Conferences

The Late Antique Archaeology conference series started in 2001 and have been organised by Dr Luke Lavan (University of Kent) with the assistance of various colleagues and post-graduate students..
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The primary aim of the conference series has been to provide an international focus for late antique archaeology, where established academics and graduate students can meet to present new work on broad themes relating to late antique society.
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The secondary aim of the series to provide cheap access for graduate students to high quality international speakers. For this reason admission charges are kept as low as possible.
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Papers presented at the conferences form the core of our double peer-refereed international annual Late Antique Archaeology, published by Brill: www.brill.nl/laa.
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The title Late Antique Archaeology does not seek to exclude contributions by historians but only to identify with scholars interested in broad characterisations of society, more common in archaeology than history.
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*Visualising Late Antiquity Workshop 1**Law Courts in Late Antiquity*

A one day workshop of the Universities of Kent and London (King’s College)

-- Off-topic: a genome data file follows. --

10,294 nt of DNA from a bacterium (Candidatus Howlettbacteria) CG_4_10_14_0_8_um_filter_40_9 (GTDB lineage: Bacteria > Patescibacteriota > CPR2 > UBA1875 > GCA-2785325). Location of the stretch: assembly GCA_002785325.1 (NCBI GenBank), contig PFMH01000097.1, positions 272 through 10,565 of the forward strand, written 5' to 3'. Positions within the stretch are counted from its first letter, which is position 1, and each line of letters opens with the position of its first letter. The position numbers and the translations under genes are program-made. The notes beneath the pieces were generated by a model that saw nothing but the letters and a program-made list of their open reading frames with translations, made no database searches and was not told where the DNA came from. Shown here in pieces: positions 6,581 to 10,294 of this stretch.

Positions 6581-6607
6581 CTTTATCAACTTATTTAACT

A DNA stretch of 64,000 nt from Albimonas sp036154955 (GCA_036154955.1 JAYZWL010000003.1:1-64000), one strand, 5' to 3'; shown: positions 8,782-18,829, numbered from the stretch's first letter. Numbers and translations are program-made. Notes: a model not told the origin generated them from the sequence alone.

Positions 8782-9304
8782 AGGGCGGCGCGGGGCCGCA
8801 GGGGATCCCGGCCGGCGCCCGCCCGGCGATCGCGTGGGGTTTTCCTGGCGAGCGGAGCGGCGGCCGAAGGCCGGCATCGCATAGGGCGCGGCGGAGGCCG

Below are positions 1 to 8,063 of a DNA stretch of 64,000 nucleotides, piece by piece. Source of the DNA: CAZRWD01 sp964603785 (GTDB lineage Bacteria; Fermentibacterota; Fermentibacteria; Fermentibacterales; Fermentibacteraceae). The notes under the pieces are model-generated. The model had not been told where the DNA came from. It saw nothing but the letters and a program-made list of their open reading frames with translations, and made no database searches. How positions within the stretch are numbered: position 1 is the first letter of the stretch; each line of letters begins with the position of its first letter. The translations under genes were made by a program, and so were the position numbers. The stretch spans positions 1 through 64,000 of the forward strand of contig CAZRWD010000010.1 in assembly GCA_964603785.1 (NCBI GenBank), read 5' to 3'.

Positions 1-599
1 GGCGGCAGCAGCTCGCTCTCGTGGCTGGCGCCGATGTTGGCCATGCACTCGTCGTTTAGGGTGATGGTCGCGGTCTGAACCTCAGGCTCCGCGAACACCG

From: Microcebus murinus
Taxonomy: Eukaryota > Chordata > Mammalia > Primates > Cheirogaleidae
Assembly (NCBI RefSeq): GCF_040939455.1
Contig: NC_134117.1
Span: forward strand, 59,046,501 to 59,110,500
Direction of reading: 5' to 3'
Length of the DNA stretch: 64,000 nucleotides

to be held at King’s College, London on Saturday 6th June.

PROGRAMME

11.00-11.30 Luke Lavan (Kent) Reconstructing Everyday Life in Late Antiquity: Potential and Problems

11.40-12.40 Luke Lavan (Kent) Visiting the Courts in Late Antiquity: an Overview

14.00-14.40 Sebastian Rascon (Madrid) A Law Court at Complutum: a Virtual Reality Approach

14.40-15.20 Caroline Lawrence A Law Court at Ostia: Acting a ‘Roman Mysteries’ scene for the BBC

Break

16.00-16.30 Jon Conyard (Comitatus) Dressing for Court in Late Antiquity: Experiments in Replica Reconstruction

16.30-17.00 Caroline Humfress (Birkbeck) Respondant

17.00-17.30 Discussion 

 

*Late Antique Archaeology 2009: Sat 7th March 2009*
*Late Antique Finds: Excavation and Analysis*

 

The study of late antique artefacts is no longer limited to silver plate and pilgrim tokens. Yet on many sites, finds are still excavated without thought for the information that they ultimately provide. Rich destruction deposits are excavated to a ‘one size fits all’ method, and finds are often studied only when digs have finished. Sadly, specialists are often kept out of trenches, despite the insights they can provide from finds into deposits actually under excavation. So do we simply collect finds?, or is there information, particular to each object type, and to late antique deposits, that needs to be recorded in order to study them properly? This meeting will examine the methods appropriate to the recovery and analysis of late antique finds, focusing especially on problems specific to the period and on new discoveries.

A joint conference of the University of Kent and King’s College, London,
to be held at the Safra lecture theatre, KCL Strand Campus, The Strand, London, WC2R 2LS.

10.30 Welcome by Luke Lavan (Kent) and Tasssos Papacostas (KCL)

10.40-11.10 Steve Roskams (York) Animal Bones
11.10-11.40 TBC Textiles

11.50-12.20 Jerry Evans & Phil Mills (Leicester) Late Roman Pottery
12.20-12.50 Joanita Vroom (UEA) Early Medieval Pottery

2.00-2.30 Veerle Lawyers (KULeuven) Glass
2.30-3.00 Anthea Harris (Birmingham) Everyday Metals
3.00-3.30 John Casey (Kent) Coins

4.10-4.40 Stefan Groh (Vienna) Waste
4.40-5.10 Phil Mills (Leicester) Building Materials

5.10-5.40 James Gerrard (Pre-construct archaeology) Excavating and studying the domestic hoard from Drapers’ Gardens, City of London

 

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